How to Remove a Trustee

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How to Remove a Trustee

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How to Remove a TrusteeNot everyone works out. And you have the right, as a beneficiary of a trust, to petition to remove the trustee of the estate if he or she proves to be incompetent, hostile, dishonest or otherwise unable to fulfill the responsibilities of administering the trust.

Here’s a quick definition of a trustee and a summary of the duties of the position.

A trustee can be a person (or a trust company) who has legal title to property, who holds that property for the benefit of another and who has assumed a legal duty (also called a fiduciary duty) to act in the best interests of the beneficiaries of the trust. As you can imagine, things can go awry.

Here’s an all too-frequent scenario from a recent case:

In a case involving a prominent Phoenix family that operated multiple businesses owned by their trust, the father had passed away a number of years earlier. The mother continued running the businesses, gradually turning over control to her adult children. One of the sons took control of the trust after the mother developed dementia.

The son used the money from the trust to enhance properties he would ultimately inherit. He also bought himself a new car and started taking lavish cruises and vacations.

My clients – the siblings of this trustee – turned to me for help. First they obtained evidence of wrongdoing. In this case, they were able to get copies of checks written from the trust directly to the trustee. This gave us enough to petition the court and get the son removed as trustee and replaced with a private fiduciary.

Trusts can be set up to allow for safeguards in case of wrongdoing. That is, they contain trigger points that can lead to the removal of a trustee.

For trusts that don’t specify a mechanism to remove a trustee, the court recognizes other reasons. Here are three:

  1. If the trustee has committed a breach of the fiduciary duties of care over the assets or loyalty to the beneficiaries. Examples include failing to pay taxes, stealing assets, and not following the specifications of the trust.
  2. If the trustee is unfit, unwilling or persistently fails to act in the best interest of the beneficiaries and the trust, the court can remove the trustee.
  3. In come cases, the circumstances surrounding the trust can change significantly or all qualified beneficiaries can request the removal of the trustee. The court can review the case and remove the trustee if it deems this for the best interest of the beneficiaries, as long as this isn’t inconsistent with the original specifications and intent of the trust.

If you are the beneficiary of a trust, it’s important to know what to do if the assets are being mismanaged. Trusts are normally very private affairs. In addition, trusts, being civil matters, are outside the jurisdiction of the police. There’s typically no court supervision and no government regulation to make sure that the trust is being run properly. It’s up to you and your attorney to pay attention to how a trust is being managed.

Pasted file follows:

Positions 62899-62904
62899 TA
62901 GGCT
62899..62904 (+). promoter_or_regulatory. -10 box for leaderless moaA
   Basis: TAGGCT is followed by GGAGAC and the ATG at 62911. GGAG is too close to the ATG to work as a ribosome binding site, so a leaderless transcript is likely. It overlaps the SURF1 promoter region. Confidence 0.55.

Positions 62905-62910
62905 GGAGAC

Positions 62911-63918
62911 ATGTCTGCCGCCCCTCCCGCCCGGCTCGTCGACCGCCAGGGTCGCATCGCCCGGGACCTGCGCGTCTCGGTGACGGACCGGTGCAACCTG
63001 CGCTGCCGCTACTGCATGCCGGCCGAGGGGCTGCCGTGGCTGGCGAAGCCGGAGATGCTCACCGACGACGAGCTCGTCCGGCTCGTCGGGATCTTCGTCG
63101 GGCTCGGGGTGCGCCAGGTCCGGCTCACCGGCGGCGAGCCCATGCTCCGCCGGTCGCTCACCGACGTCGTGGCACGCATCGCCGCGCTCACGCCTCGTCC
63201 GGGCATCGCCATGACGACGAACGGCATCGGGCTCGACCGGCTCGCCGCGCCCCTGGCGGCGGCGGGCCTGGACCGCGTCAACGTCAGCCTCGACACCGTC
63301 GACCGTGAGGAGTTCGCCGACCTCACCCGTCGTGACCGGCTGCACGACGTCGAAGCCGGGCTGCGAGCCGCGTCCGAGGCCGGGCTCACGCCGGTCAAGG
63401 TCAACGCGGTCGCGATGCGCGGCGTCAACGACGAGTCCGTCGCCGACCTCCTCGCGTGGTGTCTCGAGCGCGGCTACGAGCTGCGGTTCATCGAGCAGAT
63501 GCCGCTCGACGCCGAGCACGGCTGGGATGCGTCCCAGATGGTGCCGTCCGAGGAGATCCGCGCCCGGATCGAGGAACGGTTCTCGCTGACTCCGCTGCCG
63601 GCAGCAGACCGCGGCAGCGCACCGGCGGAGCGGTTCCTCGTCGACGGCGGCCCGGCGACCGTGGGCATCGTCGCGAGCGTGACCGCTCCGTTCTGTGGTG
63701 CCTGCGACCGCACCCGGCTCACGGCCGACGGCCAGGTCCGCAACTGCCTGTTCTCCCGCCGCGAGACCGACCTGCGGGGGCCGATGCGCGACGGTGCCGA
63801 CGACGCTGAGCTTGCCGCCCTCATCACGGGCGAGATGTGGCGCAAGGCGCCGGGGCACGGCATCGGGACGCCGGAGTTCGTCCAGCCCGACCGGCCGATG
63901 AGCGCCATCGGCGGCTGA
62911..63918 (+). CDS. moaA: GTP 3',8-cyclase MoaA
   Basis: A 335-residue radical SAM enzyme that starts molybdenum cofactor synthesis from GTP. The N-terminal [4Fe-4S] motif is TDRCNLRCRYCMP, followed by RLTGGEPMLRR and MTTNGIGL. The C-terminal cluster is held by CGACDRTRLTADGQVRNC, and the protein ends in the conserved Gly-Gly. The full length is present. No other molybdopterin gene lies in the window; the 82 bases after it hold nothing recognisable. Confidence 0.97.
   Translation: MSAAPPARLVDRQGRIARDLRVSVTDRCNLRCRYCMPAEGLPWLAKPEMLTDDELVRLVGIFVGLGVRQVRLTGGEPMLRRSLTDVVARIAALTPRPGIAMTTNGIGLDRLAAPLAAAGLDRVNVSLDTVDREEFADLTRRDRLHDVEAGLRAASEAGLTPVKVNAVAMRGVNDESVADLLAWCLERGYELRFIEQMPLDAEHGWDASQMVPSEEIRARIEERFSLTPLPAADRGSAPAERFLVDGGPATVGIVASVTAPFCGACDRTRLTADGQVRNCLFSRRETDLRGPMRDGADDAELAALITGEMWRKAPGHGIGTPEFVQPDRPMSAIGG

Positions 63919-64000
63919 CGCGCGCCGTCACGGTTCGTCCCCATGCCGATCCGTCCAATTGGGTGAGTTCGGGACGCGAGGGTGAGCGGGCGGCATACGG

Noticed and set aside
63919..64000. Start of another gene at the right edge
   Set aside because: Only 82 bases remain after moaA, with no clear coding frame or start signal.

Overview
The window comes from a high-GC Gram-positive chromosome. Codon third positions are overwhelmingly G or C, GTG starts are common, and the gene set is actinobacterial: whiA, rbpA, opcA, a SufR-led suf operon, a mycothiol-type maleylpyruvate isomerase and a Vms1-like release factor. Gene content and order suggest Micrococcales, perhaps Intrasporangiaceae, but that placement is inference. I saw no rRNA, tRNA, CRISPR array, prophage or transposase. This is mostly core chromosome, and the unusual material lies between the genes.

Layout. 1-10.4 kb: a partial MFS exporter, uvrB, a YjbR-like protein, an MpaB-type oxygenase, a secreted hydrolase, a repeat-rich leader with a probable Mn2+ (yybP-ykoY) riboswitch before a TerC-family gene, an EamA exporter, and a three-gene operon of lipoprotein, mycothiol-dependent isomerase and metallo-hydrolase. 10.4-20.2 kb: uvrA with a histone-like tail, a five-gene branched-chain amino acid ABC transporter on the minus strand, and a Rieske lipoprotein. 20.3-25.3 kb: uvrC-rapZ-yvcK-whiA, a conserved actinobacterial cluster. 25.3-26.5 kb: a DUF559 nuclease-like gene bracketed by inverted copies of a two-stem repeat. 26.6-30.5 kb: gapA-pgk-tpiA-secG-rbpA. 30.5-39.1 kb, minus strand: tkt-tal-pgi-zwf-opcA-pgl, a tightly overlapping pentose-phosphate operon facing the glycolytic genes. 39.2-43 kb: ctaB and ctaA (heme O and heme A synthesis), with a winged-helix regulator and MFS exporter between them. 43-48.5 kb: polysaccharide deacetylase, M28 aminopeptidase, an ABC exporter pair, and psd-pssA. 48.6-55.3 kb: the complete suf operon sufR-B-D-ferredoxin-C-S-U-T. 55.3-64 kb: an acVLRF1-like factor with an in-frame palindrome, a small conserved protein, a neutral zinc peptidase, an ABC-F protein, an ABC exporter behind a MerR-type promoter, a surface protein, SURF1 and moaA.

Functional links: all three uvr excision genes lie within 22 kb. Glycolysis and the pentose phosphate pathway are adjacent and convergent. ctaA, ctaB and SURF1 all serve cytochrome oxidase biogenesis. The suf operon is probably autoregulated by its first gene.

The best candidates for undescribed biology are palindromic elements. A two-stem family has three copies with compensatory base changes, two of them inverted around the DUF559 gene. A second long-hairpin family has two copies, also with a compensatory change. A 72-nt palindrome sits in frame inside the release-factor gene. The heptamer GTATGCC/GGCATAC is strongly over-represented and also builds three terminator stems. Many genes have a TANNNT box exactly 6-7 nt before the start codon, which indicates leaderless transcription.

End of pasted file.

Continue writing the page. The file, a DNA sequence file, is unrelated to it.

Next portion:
You need to take immediate action if you believe money is being misused. Proactive action increases your ability to protect your inheritance. Contact an experienced probate attorney at the first indication that a trustee is unethical or irresponsible with trust assets.

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5 Comments

Rachel

February 3, 2016at 6:20 am

Going through this right now. Have had to instigate a lawsuit against Trustees who are relatives, as no report, accounting or distribution has been done two years after the Trustmaker died. It is very stressful.

    Paul Deloughery

    March 24, 2016at 8:41 am

    I suggest that you get a probate litigation attorney ASAP. Money and property has a way of disappearing. It is has been spent (or property has been sold), it is hard to fix the situation.

LJ Watson

October 11, 2016at 2:37 pm

Me and my sister are going thru the same thing. Our grandmother passed away almost 4 years ago. Our Aunt was named Trustee/beneficiary, we are named beneficiaries due to our mother predeceasing our grandmother. The Aunt has continued to live in the home which is part of the trust estate along with another beneficiary. She has spent all the trust estate account money on herself, her boyfriend who is also living there and the other beneficiaries. She has provided us with no proper accounting and even asked us to help pay property taxes at one time. Me and my sister have received nothing. We’ve hired an attorney and are beginning the Ex Parte motion for immediate removal of her as trustee.

Adam

December 11, 2016at 4:49 pm

This is exactly what has happened to me. My grandmother passed away 2 years ago and I am to inherit 1/4 the residue of the trust and 1/2 her property. My aunt and sister are the co-trustees, and I do not get a long with either one of them. I asked last May for an accounting and they never gave me one. It has been 6 months and almost 7 when I asked….and nothing. They also live in the property I am supposed to co-inherit and they do not have jobs and are living off the interest of the money in the Trust, and who knows? Maybe spending all the assets too. I hired an attorney and the hearing is coming in January. You never know what trustees might do when they let the power and money get to their head. If you are owed something and it was left to you – do something about it and do not wait! My lawyer said that he would be very embarrassed going before a probate judge if he were in their shoes. 😉

    Paul Deloughery

    December 17, 2016at 9:23 am

    You need to contact a probate litigation attorney right away. Is this in Arizona? If so, please call us at 602-443-4888.

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